“Oh my god.” Laurel rushed in with Ian on her heels. She reached Alexis first and helped her friend stand. “Is everyone okay?”
“That was an attack. No two ways about it.” Ian said, calling up a pulse of wind to gird his hand. “those military reactive defenses aren’t worth shit.”
“No.” Melissa said as she and Juniper used one another as support to get up. “It was Kareem. Something happened to him. He was…” tears came to her eyes, “he was screaming and…”
“Yeah.” Warrick said, letting the tentacles help him up. “We heard him. I mean ‘heard him’ heard him. Not in our heads.”
“Or the speakers.” Juniper said. “But how could that be?”
“I heard him too.” Alexis said, “That’s why I came straight here.”
“Something came after Kareem?” Ian asked.
“I don’t think so.” Laurel said, making her way toward the door where Cyn had disappeared. She looked in to find Cyn looking at the various monitors. Since Thanksgiving, Cyn had helped out with her daily recordkeeping and had become quite good with them. Quietly, the psionic genius put her arm around the stunned girl. “You know what these readings mean, don’t you?”
Cyn looked at her for a second, confused, then reopened her ears. Laurel repeated the question. The white haired girl nodded. “They mean that he’s back in his body.” She said and felt a warm feeling when Laurel nodded that she was correct. “But…” she pondered aloud, “why’s he still unconscious then?”
Wind licked at the close fitting clothes Darleen Summers wore to work everyday, causing a ticklish sensation to assault Rehenimaru. Her feet touched ground again and she paused to look back up the forty stories she’d just leapt from. It was fortunate that she’d managed to keep her concentration on her blood magic leaping spell between the overwhelming urge to fidget and the constant war she was fighting with the mind of her body’s previous mistress.
But the war with Darleen was making her magic stronger than it ever had been on Faerie, so she had no qualms there. Still, the blue jumpsuit covered with pockets was becoming a nuisance. Clothing, as Rehenimaru saw it should flow gracefully or act as a second skin. This would have to be corrected sooner rather than later, preferably even before she was able to resume her natural form.
She frowned, looking at the barren expanse of concrete and asphalt between herself and the gates of the tiny kingdom called ConquesTech. Hopefully, the city would have something to rectify that. Then she could tend to the assignment given her.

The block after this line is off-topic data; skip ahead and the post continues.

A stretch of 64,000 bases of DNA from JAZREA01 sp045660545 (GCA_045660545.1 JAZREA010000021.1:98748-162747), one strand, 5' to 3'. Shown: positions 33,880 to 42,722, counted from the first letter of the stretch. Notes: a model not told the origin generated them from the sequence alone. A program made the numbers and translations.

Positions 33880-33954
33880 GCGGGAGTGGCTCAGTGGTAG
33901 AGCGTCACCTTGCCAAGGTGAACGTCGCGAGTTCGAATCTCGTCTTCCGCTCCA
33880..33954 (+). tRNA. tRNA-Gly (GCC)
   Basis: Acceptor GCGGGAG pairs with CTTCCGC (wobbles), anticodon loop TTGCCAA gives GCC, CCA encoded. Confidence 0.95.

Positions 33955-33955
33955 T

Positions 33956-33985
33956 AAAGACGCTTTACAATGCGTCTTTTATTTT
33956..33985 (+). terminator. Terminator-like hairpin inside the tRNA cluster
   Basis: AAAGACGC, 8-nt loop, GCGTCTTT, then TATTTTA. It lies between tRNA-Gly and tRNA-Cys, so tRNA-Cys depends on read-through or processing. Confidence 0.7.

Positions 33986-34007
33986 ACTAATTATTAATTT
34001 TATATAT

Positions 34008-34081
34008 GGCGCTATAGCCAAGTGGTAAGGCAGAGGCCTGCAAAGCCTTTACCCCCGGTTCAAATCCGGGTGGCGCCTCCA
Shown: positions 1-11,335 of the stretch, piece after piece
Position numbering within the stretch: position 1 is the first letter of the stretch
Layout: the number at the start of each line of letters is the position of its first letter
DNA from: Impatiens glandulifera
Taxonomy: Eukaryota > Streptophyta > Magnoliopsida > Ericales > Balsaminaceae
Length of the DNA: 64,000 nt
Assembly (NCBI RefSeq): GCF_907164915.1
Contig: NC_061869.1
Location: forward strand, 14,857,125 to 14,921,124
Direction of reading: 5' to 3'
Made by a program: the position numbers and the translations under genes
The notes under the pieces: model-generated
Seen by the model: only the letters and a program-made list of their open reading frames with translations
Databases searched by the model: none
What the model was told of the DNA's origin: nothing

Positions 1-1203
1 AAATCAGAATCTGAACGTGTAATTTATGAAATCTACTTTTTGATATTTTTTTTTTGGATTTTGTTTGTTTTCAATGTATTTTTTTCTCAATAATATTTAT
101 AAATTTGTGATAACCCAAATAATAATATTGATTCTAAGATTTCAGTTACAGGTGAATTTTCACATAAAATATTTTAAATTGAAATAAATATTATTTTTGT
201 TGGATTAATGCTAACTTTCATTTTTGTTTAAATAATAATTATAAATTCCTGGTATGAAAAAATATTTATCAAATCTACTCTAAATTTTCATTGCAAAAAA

Taking a few running steps, she leapt into the air and let her spell take over. Though the rippling clothing still tickled, the horizontal leap was easier to maintain than the vertical fall. She landed some fifty yards from Building Seven. She took a few more steps and leaped again. What had seemed a league of empty space was quickly left behind courtesy of her blood magic infused bounds.
“Disgusting.” Gary Richards’s body pouted, leaning against the open elevator doors, looking down the now open shaft. The actual elevator was now a crumpled wreck a few yards away thanks to Colos’s orders and Aberak’s blood magic boosted strength. Edenkai, master tactician and consort of Colos turned a baleful glare on the mortal coil of Wesley McQueen, currently inhabited by Aberak, Colos’s brother and bodyguard.
Aberak was on his back doing sit-ups with furious tenacity. “Colos knows more about this than you, Fellspawn.” He said in a distracted tone. “So trust that he can see us through without one of your precious strategies.”
“I’ve nothing but faith in Colos.” Edenkai said flatly. She gestured to her body, “It’s this body. Of two females, I should be the one to take the female. I am consort of the Lord of Sai’n’shree! I swear under the Vault and Thorn that she did so just to irk me.”
“What that one can do is pretty though.” Aberak said, turning over to do push-ups.
Edenkai lifted her hand and caused an orb of pale light to expand from her palm. “Completely useless! Especially when you consider that we can see in total darkness.”
“Not yet we can’t.” Aberak pointed out. “And why’s that bother you so? It isn’t as if you won’t soon be able to change that shape and it’s not as if you’ve never bonded with a male daemon before.”
“Daemons don’t have any sex any farther than what they identify as.” The tactician replied, “These humans are different…”